Well, put in new windows for a start. Newer windows typically have reinforced panes so they’re harder to break and are fitted with sturdy locks to keep out any unwelcome guests.
10. Gain the High Ground
No, I’m not doing the Star Wars joke; forget it. Gaining the high ground puts you in a superior position to your intruders. For one thing, you could probably see them before they see you.
Staircases are notoriously narrow, meaning that there’s nowhere for them to go but up or down if you start raining chaos (i.e. gunfire, paint cans, etc.) on them. I mean, haven’t you seen Home Alone?
11. Makeshift Tripwires
A bit of rope, string, or fishing line can make a fairly good tripwire which you can rig to set off an alarm of some sort (i.e. jingling cans, knocking something heavy over to make a noise).
You can obviously also set it up so that the intruder trips over the line – if they fall, you’re very likely to hear it.
12. Certain Plants can be VERY Unpleasant
Have you ever listened to those Pro Revenge stories on YouTube? They usually cover a genius revenge plan to…well…take revenge on someone.
Well, I read a story at one point about a teacher who, to stop students from destroying plants, left poison ivy in his class with clear markers to say don’t touch – as you may have guessed, some students destroyed the plant.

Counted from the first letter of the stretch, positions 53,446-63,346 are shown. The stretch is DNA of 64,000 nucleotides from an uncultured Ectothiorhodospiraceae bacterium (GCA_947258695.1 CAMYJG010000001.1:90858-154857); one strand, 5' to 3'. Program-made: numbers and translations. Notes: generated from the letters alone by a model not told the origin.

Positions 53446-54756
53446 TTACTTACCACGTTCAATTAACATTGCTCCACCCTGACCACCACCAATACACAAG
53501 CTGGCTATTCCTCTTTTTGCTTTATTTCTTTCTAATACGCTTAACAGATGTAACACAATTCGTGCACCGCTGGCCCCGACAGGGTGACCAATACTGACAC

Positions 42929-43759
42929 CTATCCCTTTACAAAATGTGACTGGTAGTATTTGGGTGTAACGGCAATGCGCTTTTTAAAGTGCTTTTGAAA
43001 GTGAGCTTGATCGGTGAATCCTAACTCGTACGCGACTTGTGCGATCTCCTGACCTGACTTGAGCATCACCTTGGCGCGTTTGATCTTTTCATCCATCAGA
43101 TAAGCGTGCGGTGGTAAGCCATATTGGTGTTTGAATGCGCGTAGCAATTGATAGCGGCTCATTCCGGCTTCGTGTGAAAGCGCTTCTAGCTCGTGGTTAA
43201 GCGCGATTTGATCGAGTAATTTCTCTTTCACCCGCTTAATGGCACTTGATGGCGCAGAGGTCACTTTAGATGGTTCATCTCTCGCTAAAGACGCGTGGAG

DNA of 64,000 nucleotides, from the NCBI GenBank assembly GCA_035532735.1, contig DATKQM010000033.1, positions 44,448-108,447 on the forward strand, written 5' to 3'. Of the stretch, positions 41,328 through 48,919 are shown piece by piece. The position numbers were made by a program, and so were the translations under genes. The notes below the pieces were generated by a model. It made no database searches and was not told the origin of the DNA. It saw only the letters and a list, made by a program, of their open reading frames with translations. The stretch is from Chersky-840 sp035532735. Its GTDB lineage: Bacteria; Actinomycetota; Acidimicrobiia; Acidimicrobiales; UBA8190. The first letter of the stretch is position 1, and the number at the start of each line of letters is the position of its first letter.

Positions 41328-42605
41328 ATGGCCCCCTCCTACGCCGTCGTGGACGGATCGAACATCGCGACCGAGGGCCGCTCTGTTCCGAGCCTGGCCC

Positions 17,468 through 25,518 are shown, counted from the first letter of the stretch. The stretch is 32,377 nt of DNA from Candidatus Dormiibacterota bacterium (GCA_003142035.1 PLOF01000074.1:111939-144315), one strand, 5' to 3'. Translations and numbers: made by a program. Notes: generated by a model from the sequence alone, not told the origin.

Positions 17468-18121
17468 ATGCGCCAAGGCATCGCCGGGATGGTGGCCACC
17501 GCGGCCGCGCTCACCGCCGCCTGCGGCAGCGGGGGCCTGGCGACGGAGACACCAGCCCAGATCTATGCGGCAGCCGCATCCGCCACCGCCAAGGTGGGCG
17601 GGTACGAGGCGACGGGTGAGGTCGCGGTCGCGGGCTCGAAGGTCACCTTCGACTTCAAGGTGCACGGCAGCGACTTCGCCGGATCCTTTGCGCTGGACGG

To avoid being found out, these students stuffed the plant into their underwear. As you can imagine, the results weren’t too pleasant.
I’ve also heard of people who plant cacti in their gardens. Of course, when the burglar/prowler jumps over the wall/fence they get some of those nasty cactus thorns in their…erm…sensitive areas.
Another plant that could be a deterrent to intruders is the Australian Gympie Gympie plant. It’s got a nasty sting that causes excruciating pain for the sufferer. How do you get stung?
Well, the leaves are covered in very fine, and very brittle hairs that are so fragile that they’ll break off at the slightest touch. Oh, and these hairs are also full of toxins – lovely.
When these things become embedded in your skin, it can be difficult and, in some cases, flat out impossible to remove them.
The pain can last for anywhere from several weeks to months. So, if it’s native to Australia what’s it doing on this list? It’s not like it’ll get through the Australian customs people, right?
Well, Australia does have some strict import/export laws and they don’t mess around with them, but this is one of those plants that a lot of people think of when it comes to unpleasant plants.